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Good observations. Indeed, each player’s playback of a true streaming service can be +/- a few seconds. I’ve found it to almost always be 1 or 2 seconds at the most. So yes, one solution would be announcing the question then giving enough time for everyone to hear it (so latency + playback differential), then triggering the question in Crowdpurr.

As far as if a player’s phone drops the stream (for whatever reason) and then reconnects, that depends on the service. It might be something to test on whatever service you’re using. I would think it would resume at the current live moment if they were watching it live and weren’t behind to begin with. But definitely something to test and alert to your participants.

Sorry for the dumb question, I’m just kicking tyres here, but it seems that all the suggestions are based around the streaming side. Why not look at the other side of the coin, and build some latency - deliberately - into Crowdpurr?

The idea being that once you have a good idea of the lag (have someone monitor the livestream for a few mins, while you start the event and go through format etc), you just dial in the delay time (eg 5sec), into the CP settings, and then everything is delayed accordingly. If you get ahead/behind further, you simply adjust the lag settings on CP.

I know it’s not the ideal option, but it IS a change that CP build into their own software, rather than trying to mitigate another company’s settings.

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That would make the latency worse. PLUS, you’d be dealing with the built-in latency ON TOP OF the actual streaming service latency.

The point is to try and reduce/remove latency so that you can do things in as close to real-time as possible.

Unless I’m misunderstanding what you are saying… which is almost always the case. :slight_smile:

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Thanks Dandeibert

You’re right that it would make the latency worse (in that the whole event is now a few sec’s out of sync with real time), but the idea I guess is to make it seem (to the watcher on YouTube at least), that CP is roughly in sync with Youtube, as both of them are now a few sec’s behind real time

So even though it’s not LIVE, at least you wouldn’t have the Q’;s on the phone (the participants are seeing the Q’s on their device using mobile view at home), 3-5 sec’s BEFORE the host asks the Q on YouTube. We are mixing the Projector view, and video of the host to send to YouTube (see pic)

I guess I’m thinking along the lines of ‘if you can’t beat em, join em’

It is very possible that I haven’t thought this through. At the moment, its just a thought bubble.

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@dandeibert is somewhat correct. It doesn’t make the problem worse, but it also doesn’t solve it. It’s the same issue as before.

We actually thought of this. Can’t we just add a simple, customizable “tape delay” in Crowdpurr to match the streaming latency of YouTube, Facebook Live, etc.? Problem solved!.. wrong. :disappointed:

The “tape delay” simply serves the same function as the “Crowdpurr partner” who is listening to the delivered stream. It updates Crowdpurr when the participants hear the stream as it’s delivered versus when it’s broadcast.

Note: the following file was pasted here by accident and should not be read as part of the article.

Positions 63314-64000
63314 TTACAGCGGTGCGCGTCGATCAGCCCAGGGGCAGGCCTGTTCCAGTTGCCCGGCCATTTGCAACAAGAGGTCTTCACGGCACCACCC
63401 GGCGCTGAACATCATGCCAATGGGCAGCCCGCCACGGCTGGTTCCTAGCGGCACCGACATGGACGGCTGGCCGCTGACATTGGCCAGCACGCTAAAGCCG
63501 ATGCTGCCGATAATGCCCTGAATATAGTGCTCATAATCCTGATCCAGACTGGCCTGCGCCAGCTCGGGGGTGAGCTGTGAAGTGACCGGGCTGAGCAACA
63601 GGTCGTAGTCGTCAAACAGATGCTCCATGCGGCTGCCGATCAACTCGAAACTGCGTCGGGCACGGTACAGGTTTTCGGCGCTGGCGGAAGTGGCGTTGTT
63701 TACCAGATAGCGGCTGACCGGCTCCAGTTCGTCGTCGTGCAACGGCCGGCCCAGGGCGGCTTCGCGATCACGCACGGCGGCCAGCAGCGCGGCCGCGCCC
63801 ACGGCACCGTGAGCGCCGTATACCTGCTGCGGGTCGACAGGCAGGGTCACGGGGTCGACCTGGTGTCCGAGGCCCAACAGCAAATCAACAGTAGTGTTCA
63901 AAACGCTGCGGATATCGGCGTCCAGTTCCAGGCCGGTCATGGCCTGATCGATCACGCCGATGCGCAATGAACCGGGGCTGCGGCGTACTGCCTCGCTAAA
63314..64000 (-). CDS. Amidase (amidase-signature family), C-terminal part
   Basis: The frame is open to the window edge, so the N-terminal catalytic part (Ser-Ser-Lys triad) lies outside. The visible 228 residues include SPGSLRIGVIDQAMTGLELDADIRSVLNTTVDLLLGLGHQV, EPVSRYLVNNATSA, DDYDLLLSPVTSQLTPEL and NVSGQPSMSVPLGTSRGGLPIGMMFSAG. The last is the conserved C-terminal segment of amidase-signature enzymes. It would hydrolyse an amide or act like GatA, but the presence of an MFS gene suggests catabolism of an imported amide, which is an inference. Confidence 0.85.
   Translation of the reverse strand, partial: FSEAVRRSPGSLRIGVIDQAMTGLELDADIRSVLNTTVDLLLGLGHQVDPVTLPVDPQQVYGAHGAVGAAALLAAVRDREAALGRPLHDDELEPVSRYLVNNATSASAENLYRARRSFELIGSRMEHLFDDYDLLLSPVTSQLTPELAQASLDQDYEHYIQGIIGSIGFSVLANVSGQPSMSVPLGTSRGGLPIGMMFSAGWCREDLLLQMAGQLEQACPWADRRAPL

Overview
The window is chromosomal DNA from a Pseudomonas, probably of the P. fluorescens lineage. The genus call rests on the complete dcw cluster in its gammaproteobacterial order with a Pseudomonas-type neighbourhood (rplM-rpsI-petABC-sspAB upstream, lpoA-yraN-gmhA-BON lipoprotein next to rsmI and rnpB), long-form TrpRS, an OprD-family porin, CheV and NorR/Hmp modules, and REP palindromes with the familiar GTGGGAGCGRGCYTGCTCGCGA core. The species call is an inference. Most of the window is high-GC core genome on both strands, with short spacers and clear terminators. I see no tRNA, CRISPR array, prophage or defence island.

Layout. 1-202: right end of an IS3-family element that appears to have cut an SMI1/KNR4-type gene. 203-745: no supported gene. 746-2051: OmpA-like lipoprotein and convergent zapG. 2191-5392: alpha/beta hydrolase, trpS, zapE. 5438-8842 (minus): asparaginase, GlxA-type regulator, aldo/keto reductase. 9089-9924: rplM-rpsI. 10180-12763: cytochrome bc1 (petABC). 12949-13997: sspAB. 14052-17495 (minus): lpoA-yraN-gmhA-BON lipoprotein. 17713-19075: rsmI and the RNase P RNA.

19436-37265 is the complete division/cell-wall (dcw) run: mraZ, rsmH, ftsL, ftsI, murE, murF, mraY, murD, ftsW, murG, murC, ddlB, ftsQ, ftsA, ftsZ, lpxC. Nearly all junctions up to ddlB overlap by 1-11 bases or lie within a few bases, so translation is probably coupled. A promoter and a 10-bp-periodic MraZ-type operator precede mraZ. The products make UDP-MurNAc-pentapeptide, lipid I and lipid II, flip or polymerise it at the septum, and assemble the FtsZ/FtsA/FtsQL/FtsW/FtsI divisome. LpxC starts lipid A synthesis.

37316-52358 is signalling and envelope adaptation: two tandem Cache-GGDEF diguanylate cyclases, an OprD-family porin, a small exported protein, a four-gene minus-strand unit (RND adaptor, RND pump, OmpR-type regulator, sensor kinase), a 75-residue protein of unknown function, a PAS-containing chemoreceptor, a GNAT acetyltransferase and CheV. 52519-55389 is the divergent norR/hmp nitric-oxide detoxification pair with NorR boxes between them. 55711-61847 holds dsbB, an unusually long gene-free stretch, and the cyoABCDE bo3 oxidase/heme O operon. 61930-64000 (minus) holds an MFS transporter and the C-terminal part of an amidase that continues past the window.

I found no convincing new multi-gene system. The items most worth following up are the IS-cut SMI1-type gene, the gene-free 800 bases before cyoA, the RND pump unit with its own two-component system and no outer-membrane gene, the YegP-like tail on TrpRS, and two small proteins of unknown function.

With a 5s tape delay, the host now has to wait on the tape delay, which gets broadcast on the stream. This is the same problem when using a partner. Both of these simply move the latency to the host waiting on Crowdpurr to trigger.

Here’s an example flow of what would occur assuming 5s of latency and a tape delay of 5s set in Crowdpurr:

  1. Host says “Let’s go to Question 2”… (5s of latency passes)
  2. Crowdpurr tape delay of 5s triggers Question 2 in Crowdpurr
  3. Crowd answers for 15 seconds. 15 seconds is up.
  4. Host says “Let’s look at how everyone voted”… (5s of latency passes)
  5. Crowdpurr tape delay of 5s triggers “Show Live Answer Results”

From the participant’s perspective, the above flow is still fraught with latency. The host after they announce “Let’s go to Question 2” in Step 1 would then have to wait 5 seconds for the question to actually start by the tape delay (which gets broadcast on the stream), then wait another fifteen seconds for the question to complete, so twenty seconds total.

To the participant the fifteen-second question would start on their device. During the first five seconds of the question the stream would show the host vamping waiting for the 5s tape delay to start the question (because that part still gets streamed). The latency would rear its ugly head when on participant devices, the fifteen seconds is up, but the stream would show the host waiting another five seconds for the question to end.

Because the host must wait on the participants to actually finish the question to discuss their results, the static information start-early “cheat” can’t be used (e.g. the host starting the next question five seconds early on the stream thus eliminating the latency). So the latency is always still observed by the participants one way or another.

Unlike static information, like going to the next question or showing the correct answer, it can’t ever be cheated by the host by starting it early, thus removing the latency. The host must wait because they’re waiting on dynamic information that can only be received from the participants once the question’s timer is completed, thus forcing the host to wait.

So… unfortunately a simple delay in Crowdpurr doesn’t solve the problem entirely on its own.

I thought it seemed a bit too easy!

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Everyone please check out the Help Center article on our very own real-time live streaming feature that allows you to stream directly in Crowdpurr in real-time. Thus no longer causing you to have to worry about streaming latency.